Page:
Now I Know: SoCal Thunderstorms

Southern California’s monsoon and thunderstorm season got underway last Monday, and if you were paying attention, you felt it. At dawn the sky above was dull and gray — the so-called June Gloom — but by 10:00 am the marine layer had been beaten back out to sea. High altitude high pressure air had slipped in from the deserts to the east, sending the cooling gloom away. Temperatures have risen steadily since and everyday thunderstorms form over the mountains that ring the Los Angeles basin (such as seen from the beach, here).

Thunderstorms require three things to form: moisture, air instability, and a lifting force.

Moisture can come from oceans or from remnants of hurricanes or other storms.

Air instability occurs when a cool dry pocket of air rests over a warmer, wetter pocket of air; given a sufficient nudge, the warm, moist air will rise.

Lifting force usually comes from heat, whether by temperature differential (uneven heating of the ground, which creates thermals) or by boundaries between pockets of air (warmer air will rise over cooler; the heat differential between drier and wetter air will force the wetter air up; and the outflow boundary, on the edge of a thunderstorm, is cooler than the surrounding air, creating more thunderstorms). Lifting force can also come from topography — wind moving up mountain slopes and through canyons will provide the push the moist air needs to get aloft.

Once aloft, the air rises and cools, condensing its moisture into water droplets, which form clouds. More rising air pushes some droplets still higher, where they continue to cool and grow. Some fall as rain. Some freeze and fall and melt back into rain. Some freeze and fall and stay frozen and fall to the ground as hail.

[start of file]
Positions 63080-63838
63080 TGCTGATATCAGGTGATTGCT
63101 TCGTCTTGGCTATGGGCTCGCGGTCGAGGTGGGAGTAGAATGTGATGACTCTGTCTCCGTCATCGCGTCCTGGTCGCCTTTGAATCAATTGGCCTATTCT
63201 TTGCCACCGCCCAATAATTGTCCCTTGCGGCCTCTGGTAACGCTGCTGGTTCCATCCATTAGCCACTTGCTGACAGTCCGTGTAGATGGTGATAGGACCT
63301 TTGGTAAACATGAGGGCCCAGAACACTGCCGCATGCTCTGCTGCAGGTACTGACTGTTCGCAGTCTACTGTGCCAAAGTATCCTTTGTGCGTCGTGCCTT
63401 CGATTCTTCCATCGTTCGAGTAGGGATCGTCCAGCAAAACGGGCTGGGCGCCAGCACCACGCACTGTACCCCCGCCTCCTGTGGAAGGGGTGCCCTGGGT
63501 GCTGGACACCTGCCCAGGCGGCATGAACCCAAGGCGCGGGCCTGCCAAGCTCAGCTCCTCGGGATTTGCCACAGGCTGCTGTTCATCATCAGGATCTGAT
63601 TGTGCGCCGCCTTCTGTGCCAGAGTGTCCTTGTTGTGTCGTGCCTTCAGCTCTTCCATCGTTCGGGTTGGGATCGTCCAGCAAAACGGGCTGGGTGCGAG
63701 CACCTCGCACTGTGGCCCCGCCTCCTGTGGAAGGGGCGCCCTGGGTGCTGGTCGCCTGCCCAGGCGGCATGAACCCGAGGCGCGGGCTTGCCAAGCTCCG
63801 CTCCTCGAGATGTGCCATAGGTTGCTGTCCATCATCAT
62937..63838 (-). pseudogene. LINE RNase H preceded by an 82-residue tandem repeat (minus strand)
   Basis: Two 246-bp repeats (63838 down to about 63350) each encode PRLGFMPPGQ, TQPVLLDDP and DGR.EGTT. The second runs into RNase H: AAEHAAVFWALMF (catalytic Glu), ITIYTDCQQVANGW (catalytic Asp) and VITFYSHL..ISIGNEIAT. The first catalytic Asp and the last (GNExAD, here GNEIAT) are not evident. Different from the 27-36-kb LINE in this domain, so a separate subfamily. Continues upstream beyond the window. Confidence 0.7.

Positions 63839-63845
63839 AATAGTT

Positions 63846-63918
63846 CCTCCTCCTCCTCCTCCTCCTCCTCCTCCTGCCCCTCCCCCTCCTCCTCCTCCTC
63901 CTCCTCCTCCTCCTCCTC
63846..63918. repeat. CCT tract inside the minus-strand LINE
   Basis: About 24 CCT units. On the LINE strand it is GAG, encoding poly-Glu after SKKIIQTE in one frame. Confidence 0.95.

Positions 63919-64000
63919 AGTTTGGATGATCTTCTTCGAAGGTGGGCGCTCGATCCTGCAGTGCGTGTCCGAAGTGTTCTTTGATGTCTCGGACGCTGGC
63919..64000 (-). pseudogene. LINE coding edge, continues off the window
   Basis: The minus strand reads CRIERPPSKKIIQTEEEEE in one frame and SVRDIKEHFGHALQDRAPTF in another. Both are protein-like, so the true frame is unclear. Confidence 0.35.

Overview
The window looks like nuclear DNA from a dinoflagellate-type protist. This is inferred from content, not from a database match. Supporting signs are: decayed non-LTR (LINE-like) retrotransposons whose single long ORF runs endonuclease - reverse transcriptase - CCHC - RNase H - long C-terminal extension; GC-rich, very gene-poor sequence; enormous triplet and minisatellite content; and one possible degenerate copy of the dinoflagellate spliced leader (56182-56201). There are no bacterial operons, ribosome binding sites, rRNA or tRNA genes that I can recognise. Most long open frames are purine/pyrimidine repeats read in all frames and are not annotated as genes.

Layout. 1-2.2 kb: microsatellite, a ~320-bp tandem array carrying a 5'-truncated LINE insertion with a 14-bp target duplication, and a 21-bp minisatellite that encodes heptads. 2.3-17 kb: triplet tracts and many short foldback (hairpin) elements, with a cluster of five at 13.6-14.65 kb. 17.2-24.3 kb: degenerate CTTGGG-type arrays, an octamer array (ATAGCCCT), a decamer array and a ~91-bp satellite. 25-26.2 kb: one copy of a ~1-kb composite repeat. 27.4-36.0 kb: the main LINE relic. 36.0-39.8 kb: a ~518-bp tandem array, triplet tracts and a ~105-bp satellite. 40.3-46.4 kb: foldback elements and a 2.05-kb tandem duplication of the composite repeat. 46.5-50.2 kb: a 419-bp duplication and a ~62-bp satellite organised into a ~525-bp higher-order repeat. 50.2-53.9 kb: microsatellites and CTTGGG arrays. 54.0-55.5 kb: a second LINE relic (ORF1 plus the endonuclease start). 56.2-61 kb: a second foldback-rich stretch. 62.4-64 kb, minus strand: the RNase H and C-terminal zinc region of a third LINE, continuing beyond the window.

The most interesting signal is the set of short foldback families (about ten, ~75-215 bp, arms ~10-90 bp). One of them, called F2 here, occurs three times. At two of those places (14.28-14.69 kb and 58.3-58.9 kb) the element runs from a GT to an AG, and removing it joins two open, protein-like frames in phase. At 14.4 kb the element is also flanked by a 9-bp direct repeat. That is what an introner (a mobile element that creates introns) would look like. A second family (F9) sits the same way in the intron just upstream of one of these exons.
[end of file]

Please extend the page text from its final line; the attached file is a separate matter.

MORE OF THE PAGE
The high pressure that arrived on Monday gave the thunderstorms two of the three necessary ingredients: air instability and lifting force. Without the marine layer to keep us cool, temperatures began to rise (in Downtown LA it was 75 on Monday, 86 on Tuesday, then 94, then 92, and 93 today). While heat differentials promote thundercloud formation, our topography probably plays a larger role. The Los Angeles basin is ringed with mountains — the San Gabriels to the north, the San Bernardinos to the northeast, the Santa Anas to the southeast. Air moving onshore from the ocean rises up the slopes and through the canyons, pushing warmer, moister air up. Upslope thunderstorms are common in the Rocky Mountains and the Sierra Nevadas and they occur here, too. We also have several convergence zones — regions where breezes, after having diverged around mountains and through canyons, collide and force air upward. One such convergence zone is near Lake Elsinore (the Lake Elsinore Convergence Zone), on the eastern side of the Santa Ana Mountains, where this supercell thunderstorm and funnel cloud was videotaped.

For the third element — moisture — we return to the opening line of this post and that word “monsoon”, which seems out of place when discussing Southern California. The North American, or Arizona, or Southwest monsoon occurs when high pressure moves over the southwest from the south and intense summertime heating of the desert creates rising air and low pressure. The monsoon takes place between June and mid-September. The result is a change in direction of prevailing, low level air flow that brings moisture up from the Gulf of California and the Western Gulf of Mexico. This moisture is then forced up by heat differentials and upslope winds to form into water droplets and clouds and eventually thunderstorms.

Other than that, all I know about our monsoon and thunderstorms is that mid-September is a long way off.